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I dissected a frozen cat once in a high school physiology class. Well, it wasn’t frozen as much as it was preserved with some chemical that made it look ghoulishly frozen, its face stuck and its eyes wide open. My lab partner and I named him Billy Bob; a name we thought suited him well due to his scruffy mane of fur and all around scraggly alley cat appearance. At the end of the semester, we found that he was really a she (don’t ask how we missed that one) and when she died, she had been pregnant with a litter of kittens.
It was the saddest thing I had ever seen, having to pull the frozen babies from Billy Bob’s womb. There were four all together and they had never had a chance to live. It crushed me to see them on display on our lab table, the class gathering around to gawk. The teacher called it a miracle of science to be able to study the animals up close in the classroom. She told us all to take it in and try to get a grasp on what we were experiencing. A marvelous opportunity.
As soon as class was over, I vomited in the trashcan ten feet from the classroom door.
Sitting in the frozen exam room at Flagstaff Medical Center, my new home away from home, I felt a connection to Billy Bob again. If they had pinned me to a dissection tray, I would have known we were kindred spirits. There was no dissection tray, but I was prepped to be dissected nonetheless. I was ready for the nurse to come in any minute to prepare me for my tests. Strip down, put on the paper gown. Prepare for the Neurologic exam, CT scan, MRI. Maybe they’d do a spinal tap and a myelogram, make sure nothing had formed on my spinal cord. I’d be photographed, x-rayed, dyed, poked and prodded. All the fun stuff.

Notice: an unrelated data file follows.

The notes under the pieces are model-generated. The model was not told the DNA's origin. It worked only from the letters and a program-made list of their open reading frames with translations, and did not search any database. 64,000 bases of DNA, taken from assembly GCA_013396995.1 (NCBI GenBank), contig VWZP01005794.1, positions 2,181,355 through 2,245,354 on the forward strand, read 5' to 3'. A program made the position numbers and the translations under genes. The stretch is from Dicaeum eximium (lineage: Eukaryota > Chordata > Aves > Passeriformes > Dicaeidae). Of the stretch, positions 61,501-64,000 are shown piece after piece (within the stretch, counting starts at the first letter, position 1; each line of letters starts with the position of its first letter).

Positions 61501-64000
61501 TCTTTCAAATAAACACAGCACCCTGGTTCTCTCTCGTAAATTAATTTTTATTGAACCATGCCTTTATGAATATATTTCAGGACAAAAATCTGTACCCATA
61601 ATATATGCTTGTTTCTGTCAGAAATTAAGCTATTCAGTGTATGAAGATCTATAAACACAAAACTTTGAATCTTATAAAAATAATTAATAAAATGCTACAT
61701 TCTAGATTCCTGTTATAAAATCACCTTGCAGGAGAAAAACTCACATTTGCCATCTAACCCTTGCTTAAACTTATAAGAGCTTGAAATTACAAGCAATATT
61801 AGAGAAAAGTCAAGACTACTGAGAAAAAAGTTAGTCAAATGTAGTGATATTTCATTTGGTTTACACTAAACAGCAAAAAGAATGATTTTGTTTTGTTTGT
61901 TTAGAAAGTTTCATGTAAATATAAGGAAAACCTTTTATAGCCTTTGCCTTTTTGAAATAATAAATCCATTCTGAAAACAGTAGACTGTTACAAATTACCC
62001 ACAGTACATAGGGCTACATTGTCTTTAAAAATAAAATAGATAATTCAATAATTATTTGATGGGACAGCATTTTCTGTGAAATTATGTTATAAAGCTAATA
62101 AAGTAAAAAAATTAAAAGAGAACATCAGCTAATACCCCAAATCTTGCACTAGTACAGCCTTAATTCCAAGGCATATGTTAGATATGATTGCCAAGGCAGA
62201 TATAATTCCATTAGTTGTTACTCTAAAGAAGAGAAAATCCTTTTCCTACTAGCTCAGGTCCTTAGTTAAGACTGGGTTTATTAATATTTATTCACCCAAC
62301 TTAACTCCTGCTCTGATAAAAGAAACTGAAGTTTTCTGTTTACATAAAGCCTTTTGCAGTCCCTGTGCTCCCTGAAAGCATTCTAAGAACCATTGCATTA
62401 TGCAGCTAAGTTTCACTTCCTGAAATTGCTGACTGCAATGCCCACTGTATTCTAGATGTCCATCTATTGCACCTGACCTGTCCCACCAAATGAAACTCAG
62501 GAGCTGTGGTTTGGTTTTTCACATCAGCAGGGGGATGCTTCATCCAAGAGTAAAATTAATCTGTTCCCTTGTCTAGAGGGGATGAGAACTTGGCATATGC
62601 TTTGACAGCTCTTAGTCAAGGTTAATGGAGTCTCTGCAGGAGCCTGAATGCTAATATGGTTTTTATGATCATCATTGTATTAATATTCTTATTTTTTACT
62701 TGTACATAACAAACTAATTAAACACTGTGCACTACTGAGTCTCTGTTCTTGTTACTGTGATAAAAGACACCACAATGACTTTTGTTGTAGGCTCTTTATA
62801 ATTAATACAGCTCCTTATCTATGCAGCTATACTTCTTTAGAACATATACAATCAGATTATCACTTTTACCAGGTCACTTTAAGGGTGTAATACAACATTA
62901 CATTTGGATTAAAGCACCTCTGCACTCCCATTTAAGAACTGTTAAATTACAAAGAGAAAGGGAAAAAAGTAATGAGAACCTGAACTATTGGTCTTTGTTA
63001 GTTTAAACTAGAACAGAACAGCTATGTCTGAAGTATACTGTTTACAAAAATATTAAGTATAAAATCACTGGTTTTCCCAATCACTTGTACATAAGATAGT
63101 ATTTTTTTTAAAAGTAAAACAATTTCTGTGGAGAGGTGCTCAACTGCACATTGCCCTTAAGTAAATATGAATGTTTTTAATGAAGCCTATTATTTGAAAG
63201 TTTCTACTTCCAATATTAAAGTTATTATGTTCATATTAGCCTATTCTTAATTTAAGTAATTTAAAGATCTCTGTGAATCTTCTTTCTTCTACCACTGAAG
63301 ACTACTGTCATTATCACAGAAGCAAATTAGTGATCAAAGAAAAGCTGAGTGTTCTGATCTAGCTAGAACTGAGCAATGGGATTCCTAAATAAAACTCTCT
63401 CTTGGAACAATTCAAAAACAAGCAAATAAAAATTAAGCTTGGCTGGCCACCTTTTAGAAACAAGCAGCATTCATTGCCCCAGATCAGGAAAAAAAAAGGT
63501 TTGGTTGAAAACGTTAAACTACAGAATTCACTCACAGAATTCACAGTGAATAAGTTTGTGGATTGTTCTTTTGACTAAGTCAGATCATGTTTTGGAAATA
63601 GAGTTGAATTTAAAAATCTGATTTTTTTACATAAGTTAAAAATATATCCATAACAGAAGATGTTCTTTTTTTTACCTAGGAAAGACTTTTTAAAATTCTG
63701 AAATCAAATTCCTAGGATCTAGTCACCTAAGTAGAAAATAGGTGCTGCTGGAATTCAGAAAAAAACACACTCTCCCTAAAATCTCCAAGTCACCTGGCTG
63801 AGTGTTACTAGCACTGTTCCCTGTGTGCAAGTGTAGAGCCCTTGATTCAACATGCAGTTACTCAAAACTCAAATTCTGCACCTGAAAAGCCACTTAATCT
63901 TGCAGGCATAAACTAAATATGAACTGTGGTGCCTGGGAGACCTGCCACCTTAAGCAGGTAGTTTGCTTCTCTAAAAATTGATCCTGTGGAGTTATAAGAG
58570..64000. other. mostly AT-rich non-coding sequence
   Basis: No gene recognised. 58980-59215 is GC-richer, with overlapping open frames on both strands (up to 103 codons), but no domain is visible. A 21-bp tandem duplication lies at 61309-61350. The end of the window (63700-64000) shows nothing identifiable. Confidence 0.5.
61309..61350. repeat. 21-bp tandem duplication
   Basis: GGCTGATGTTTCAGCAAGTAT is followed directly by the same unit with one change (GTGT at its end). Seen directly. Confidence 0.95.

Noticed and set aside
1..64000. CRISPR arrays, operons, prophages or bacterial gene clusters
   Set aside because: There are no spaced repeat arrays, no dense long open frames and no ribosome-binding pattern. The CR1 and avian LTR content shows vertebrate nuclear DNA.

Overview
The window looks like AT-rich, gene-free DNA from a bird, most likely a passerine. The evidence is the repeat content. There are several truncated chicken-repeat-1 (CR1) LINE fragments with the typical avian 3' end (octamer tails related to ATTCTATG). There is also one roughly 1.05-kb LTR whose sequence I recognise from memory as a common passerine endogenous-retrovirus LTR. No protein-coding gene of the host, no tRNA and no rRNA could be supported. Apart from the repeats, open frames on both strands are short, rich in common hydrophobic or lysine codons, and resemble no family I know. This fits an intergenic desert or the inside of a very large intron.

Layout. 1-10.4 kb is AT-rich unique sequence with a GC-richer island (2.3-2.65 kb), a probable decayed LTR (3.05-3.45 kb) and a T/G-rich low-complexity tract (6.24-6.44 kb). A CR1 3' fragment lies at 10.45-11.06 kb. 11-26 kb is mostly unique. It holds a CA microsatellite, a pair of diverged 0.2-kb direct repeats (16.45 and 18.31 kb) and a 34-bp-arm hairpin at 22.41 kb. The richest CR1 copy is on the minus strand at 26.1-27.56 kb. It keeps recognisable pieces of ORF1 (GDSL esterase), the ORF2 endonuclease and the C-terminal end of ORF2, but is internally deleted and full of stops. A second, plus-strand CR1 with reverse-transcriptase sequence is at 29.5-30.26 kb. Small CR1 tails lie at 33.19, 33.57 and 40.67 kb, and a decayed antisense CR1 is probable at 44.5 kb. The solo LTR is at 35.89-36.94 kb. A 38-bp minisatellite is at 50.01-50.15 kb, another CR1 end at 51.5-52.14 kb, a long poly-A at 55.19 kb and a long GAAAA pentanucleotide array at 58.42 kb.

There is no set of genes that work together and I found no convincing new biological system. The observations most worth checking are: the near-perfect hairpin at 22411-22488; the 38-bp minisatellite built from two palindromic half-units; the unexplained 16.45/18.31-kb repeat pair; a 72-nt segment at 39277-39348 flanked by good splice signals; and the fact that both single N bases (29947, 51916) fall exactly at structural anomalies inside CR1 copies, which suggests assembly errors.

They would ask me how the headaches had been. Terrible. They would ask me on a scale of one to ten, one being the least and ten being the most, what would I rank my pain levels. Ten. Was I sleeping? Not really. How many hours a night was I sleeping? Depends on the night. On average how many hours was I sleeping a night? I don’t know, maybe four or five. Consecutively? No. Was my skin yellowing? No. Was my eyesight blurring? No. Was my hearing any different? No. Was my speech impaired at all? I’m talking to you, aren’t I? How was my balance? Define balance. Any problems with walking or standing up straight for long periods of time? I walk into door frames, but I’m pretty sure I did that pre-cancer, so I’m going to go with no. Muscle spasms? No. Any numbness or tingling in the arms? No. In the legs? Only when my foot falls asleep. Were there any problems with my memory? Not that I remember. That’s not funny. I’m sorry. Was anything out of the ordinary? No. My weight was down from my last visit, was my diet the same? Yes. Was I eating enough? Define enough. Three meals a day? No. How many meals a day? One and a half, if I’m lucky. Was I nauseous? Yes. How often? All the time. Was I vomiting, or just nauseous? Only vomiting occasionally. Define occasionally. Maybe three or four times a week. How many times a day did I take my medicine? Just once a day for the supposedly miraculaous sugar pill. Was that the prescribed dose? Yes. How many times did I take the prescribed pain killer? As many times as needed. Was that the prescribed dose? No. What was? Twice a day.
The questions would die off, but the symptoms wouldn’t. Pulling those kitten’s out of Billy Bob’s womb was the saddest thing I had seen, until I found myself sitting on that cold exam table. But there was no use in feeling sorry for myself. I may have felt like I wasn’t living, but at least I knew I had a chance once.